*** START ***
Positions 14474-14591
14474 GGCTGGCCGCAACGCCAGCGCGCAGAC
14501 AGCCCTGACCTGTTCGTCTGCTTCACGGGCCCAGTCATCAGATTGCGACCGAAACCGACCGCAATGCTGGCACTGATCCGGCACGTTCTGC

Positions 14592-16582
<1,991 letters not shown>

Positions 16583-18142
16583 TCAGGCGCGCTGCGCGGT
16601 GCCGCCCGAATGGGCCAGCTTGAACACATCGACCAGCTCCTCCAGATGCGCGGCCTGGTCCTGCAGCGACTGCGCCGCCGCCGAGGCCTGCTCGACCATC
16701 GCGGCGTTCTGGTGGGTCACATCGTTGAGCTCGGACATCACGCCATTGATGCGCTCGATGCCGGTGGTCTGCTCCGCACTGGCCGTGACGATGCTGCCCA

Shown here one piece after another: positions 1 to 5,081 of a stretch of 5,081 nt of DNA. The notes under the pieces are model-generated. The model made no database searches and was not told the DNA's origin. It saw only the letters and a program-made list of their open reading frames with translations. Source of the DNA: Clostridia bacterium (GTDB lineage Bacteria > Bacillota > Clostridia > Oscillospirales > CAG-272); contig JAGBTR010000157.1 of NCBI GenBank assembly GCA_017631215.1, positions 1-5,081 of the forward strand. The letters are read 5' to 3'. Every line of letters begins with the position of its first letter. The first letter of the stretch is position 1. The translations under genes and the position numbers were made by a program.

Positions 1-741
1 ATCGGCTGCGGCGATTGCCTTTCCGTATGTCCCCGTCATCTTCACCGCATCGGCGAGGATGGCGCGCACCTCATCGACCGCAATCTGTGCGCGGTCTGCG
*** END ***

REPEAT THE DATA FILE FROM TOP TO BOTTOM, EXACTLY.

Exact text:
Positions 14474-14591
14474 GGCTGGCCGCAACGCCAGCGCGCAGAC
14501 AGCCCTGACCTGTTCGTCTGCTTCACGGGCCCAGTCATCAGATTGCGACCGAAACCGACCGCAATGCTGGCACTGATCCGGCACGTTCTGC

Positions 14592-16582
<1,991 letters not shown>

Positions 16583-18142
16583 TCAGGCGCGCTGCGCGGT
16601 GCCGCCCGAATGGGCCAGCTTGAACACATCGACCAGCTCCTCCAGATGCGCGGCCTGGTCCTGCAGCGACTGCGCCGCCGCCGAGGCCTGCTCGACCATC
16701 GCGGCGTTCTGGTGGGTCACATCGTTGAGCTCGGACATCACGCCATTGATGCGCTCGATGCCGGTGGTCTGCTCCGCACTGGCCGTGACGATGCTGCCCA

Shown here one piece after another: positions 1 to 5,081 of a stretch of 5,081 nt of DNA. The notes under the pieces are model-generated. The model made no database searches and was not told the DNA's origin. It saw only the letters and a program-made list of their open reading frames with translations. Source of the DNA: Clostridia bacterium (GTDB lineage Bacteria > Bacillota > Clostridia > Oscillospirales > CAG-272); contig JAGBTR010000157.1 of NCBI GenBank assembly GCA_017631215.1, positions 1-5,081 of the forward strand. The letters are read 5' to 3'. Every line of letters begins with the position of its first letter. The first letter of the stretch is position 1. The translations under genes and the position numbers were made by a program.

Positions 1-741
1 ATCGGCTGCGGCGATTGCCTTTCCGTATGTCCCCGTCATCTTCACCGCATCGGCGAGGATGGCGCGCACCTCATCGACCGCAATCTGTGCGCGGTCTGCG